Australia’s new 'clean' hydrogen move doesn’t go far enough, critics say

Clean Energy group says govt funding should be targeted at low-cost renewable hydrogen hubs, not at locking in expensive fossil fuel-based hydrogen for longer through the use of carbon-capture-storage

Australia’s new 'clean' hydrogen move doesn’t go far enough, critics say
Critics say the Morrison government is beholden to the mining sector and fossil fuel lobby. But the federal and some state governments, plus key players in the private sector are investing in a range of hydrogen projects, while wind and solar power projects are also roaring ahead. File photo of Ulan Coal mine in Mudgee, NSW by Reuters.   

(ATF) Australia is continuing to push the clean energy envelope, leaving most of the rest of the Asia-Pacific region behind, but the Morrison government's moves continue to draw domestic criticism. 

Last week, Canberra announced that it will invest a further A$539.2 million (US$420.25 million) to develop clean hydrogen and carbon capture storage (CCS) projects in the country.

Some A$275.5 million of that amount will be earmarked to accelerate the development of four additional clean hydrogen hubs and a clean hydrogen certification scheme in regional Australia. The remaining balance will fund development of CCS projects.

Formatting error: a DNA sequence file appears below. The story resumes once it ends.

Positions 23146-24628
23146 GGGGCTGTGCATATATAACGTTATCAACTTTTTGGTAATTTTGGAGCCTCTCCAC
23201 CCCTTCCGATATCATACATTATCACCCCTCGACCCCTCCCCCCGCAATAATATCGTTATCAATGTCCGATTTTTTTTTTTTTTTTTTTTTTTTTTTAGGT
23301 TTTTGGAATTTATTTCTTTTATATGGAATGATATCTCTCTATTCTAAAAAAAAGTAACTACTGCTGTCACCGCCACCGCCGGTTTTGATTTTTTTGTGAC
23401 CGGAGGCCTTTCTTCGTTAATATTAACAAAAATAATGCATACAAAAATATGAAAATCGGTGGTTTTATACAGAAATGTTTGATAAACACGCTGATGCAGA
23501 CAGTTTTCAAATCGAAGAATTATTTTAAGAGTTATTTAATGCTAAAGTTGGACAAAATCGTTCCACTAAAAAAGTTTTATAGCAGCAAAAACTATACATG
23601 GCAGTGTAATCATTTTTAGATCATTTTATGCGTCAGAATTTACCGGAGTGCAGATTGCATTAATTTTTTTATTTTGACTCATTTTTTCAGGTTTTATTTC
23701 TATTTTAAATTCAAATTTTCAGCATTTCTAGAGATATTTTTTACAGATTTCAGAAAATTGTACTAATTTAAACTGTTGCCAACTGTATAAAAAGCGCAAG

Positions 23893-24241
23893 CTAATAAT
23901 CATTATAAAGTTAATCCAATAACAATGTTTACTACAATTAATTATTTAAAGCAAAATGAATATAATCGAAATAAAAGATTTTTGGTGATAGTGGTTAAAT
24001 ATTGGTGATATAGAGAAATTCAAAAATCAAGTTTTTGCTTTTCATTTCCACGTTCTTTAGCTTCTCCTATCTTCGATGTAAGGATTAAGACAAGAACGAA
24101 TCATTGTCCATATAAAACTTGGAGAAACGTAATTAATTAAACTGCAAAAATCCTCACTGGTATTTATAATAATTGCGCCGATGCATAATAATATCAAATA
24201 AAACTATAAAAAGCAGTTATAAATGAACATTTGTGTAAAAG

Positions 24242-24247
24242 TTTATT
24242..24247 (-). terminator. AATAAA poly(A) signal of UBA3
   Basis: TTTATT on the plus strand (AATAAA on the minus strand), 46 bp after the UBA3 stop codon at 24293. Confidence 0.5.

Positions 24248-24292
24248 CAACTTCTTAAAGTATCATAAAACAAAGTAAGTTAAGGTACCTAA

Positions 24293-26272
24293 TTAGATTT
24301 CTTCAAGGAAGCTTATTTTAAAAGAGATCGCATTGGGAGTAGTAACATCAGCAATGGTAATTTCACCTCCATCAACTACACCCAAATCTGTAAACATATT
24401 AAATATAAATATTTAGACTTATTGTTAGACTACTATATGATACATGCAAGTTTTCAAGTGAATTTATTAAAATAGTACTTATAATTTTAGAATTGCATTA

"I want Australia and hydrogen technology to be synonymous around the world," Australian Prime Minister Scott Morrison told reporters in New South Wales after the announcement was made.

These announcements came shortly before US President Joe Biden-hosted a global climate summit last Thursday and Friday, which called on industrialized countries to do more to lower their emissions levels.

However, since the new Aussie plan calls for hydrogen still produced by burning fossil fuels, it drew immediate backlash.

The Melbourne-based Clean Energy Council (CEC), a non-profit renewable energy group and lobby, said the move was welcome but questioned why the government would invest in fossil-fuel based hydrogen production even if it uses CCS technology.

“It is critical that government funding be targeted at supporting low-cost renewable hydrogen hubs and not at locking in fossil fuel-based hydrogen for longer through the use of CCS.”

It said the plan was a move in the right direction but also warned that “the scale of the emissions reductions announcements being made globally mean that a clear commitment to net-zero emissions and a strong roadmap for transitioning to clean energy remains essential for Australia to realize the enormous economic opportunities in a carbon-constrained world.”

It also questioned the move by saying CCS is “a technology that has proven to be very expensive and challenging to integrate into Australia's aging coal-fired generation fleet.”

More details are needed to understand how the government's commitments will aid renewable hydrogen investment, the group said.

"Australian taxpayers have very little to show for over A$1 billion spent so far in support of CCS, and it would be a far better outcome to channel this funding into driving down the cost of renewable hydrogen,” it concluded.